Quick question for the accountants of CGT calcs

Discussion in 'Accounting & Tax' started by Depreciator, 14th May, 2020.

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  1. Depreciator

    Depreciator Moderator

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    Had a client call today and she has sold a property and getting conflicting advice.
    The scenario:
    Client bought a property, lived in it for a year or so and then rented it out. She recently sold it for a modest Cap Gain.
    When she works out her cost base for CGT calcs, her accountant said that because she lived in the property after purchase and before renting it out, she cannot add stamp duty to the cost base.
    Is that correct?
     
  2. Terry_w

    Terry_w Lawyer, Tax Adviser and Mortgage broker in Sydney Business Plus Member

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    I am not an accountant but...

    thats correct.
    Cost base is reset to market value when income producing.
    assuming she not using the 6 year rule - otherwise could be fully exempt potentially.
     
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  3. Depreciator

    Depreciator Moderator

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    Thanks Terry. Her accountant at first said the SD was added to the cost base, and then said it wasn't.
     
  4. Terry_w

    Terry_w Lawyer, Tax Adviser and Mortgage broker in Sydney Business Plus Member

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  5. Paul@PFI

    [email protected] Tax Accounting + SMSF Business Plus Member

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    Spot on. s118.192 resets the costbase to its market value from its historical cost. This i something I warn about to people who buy and use a first home concession and promptly rent it. Unless its a booming market at the time acquired the legals and duty will be carved out. People are stunned when I explain it.

    BUT.. remember the 6 year absence rule may also apply. If so, the costbase is still reset but any gain in the max 6 years would be exempt anyway so who cares.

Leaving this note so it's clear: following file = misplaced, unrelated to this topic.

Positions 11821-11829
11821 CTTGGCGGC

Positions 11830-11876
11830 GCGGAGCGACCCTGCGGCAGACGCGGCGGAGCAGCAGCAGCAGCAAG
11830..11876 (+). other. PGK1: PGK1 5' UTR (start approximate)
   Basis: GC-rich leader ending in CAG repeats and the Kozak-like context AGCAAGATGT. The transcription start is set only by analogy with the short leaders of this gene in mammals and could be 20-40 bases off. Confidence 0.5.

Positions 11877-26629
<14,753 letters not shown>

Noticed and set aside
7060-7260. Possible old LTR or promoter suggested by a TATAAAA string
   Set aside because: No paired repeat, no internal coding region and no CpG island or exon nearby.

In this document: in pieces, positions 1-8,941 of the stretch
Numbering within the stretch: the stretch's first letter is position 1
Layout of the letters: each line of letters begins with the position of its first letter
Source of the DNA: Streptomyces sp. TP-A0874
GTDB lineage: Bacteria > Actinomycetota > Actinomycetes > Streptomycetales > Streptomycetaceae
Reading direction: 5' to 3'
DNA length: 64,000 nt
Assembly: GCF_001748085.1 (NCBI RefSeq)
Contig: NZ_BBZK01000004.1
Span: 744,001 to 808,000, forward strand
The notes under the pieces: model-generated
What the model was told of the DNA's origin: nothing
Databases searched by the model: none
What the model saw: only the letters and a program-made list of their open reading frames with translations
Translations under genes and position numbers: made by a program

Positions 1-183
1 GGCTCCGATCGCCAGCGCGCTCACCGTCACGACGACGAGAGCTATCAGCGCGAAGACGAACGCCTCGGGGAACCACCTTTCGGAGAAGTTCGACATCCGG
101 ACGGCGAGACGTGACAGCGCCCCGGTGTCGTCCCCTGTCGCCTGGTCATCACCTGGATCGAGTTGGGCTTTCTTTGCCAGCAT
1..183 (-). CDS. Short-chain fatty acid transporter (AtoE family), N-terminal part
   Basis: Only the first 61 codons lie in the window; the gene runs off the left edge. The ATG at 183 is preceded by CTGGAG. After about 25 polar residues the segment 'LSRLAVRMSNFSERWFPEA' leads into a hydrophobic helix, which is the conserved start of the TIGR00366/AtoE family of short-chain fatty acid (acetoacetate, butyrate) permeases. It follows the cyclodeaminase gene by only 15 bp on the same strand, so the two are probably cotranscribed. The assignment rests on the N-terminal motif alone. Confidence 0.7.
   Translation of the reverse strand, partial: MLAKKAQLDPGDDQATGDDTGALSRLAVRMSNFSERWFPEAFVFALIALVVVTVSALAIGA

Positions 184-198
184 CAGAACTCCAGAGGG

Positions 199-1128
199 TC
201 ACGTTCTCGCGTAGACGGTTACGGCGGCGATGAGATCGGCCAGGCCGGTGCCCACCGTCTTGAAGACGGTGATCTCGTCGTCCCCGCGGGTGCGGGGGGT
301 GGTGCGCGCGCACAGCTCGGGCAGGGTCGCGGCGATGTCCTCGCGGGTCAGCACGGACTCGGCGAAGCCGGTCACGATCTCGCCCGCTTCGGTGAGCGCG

Any market where prices correct and where a property was always 100% exempt can expose this isssue. I warned about it in the NW WA boom towns which all crashed.

    Eg David buys a home in Broome in 2010 during the boom. He is a mining engineer, He paid $700K. He is later made redundant in 2010 and must move to find work. He also realises his property is probably worth $450K. So he rents it and gets his rent. Ten year later he sells for $680K. He says - I lost money no tax to pay ? Right ? And can I calaim to $20K CGT loss. Paul says sorry there is a gain of $280K (based on a reset costbcsse of $450K. So he has to pay tax on 50% of $225K... He isnt happy. But if he had sold it within 6 years in 2016 then its 100% exempt and any gain can be disregarded.

    Tip to avoid this : Has the home ever been used prior to rent when its not 100% exempt ? eg rented a room for few nights, rented over holidays etc ?? Or had tenants when it was first acquired ? Or not moved into as soon as practicable ? Used as a place of business ? If so the s118-192 rule may be bypassed.
     
    Last edited: 14th May, 2020
  6. Depreciator

    Depreciator Moderator

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    I'll pass that on. She's not eligible for the 6 year exemption. Thanks Paul and Terry.
     
  7. milobear

    milobear Well-Known Member

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    Hi Paul,

    In your example, who determines the property is worth 450k? will a valuation be required?
     
  8. Paul@PFI

    [email protected] Tax Accounting + SMSF Business Plus Member

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    It doesnt have to be but has to have a objective basis and data to support the value. You could do it if its present day if you had sufficient sale data on comparable sales etc. A detailed agent opinion with data may suffice too (not a one pager opinion). If you need to time travel back in the delorean you will need a reg valuer.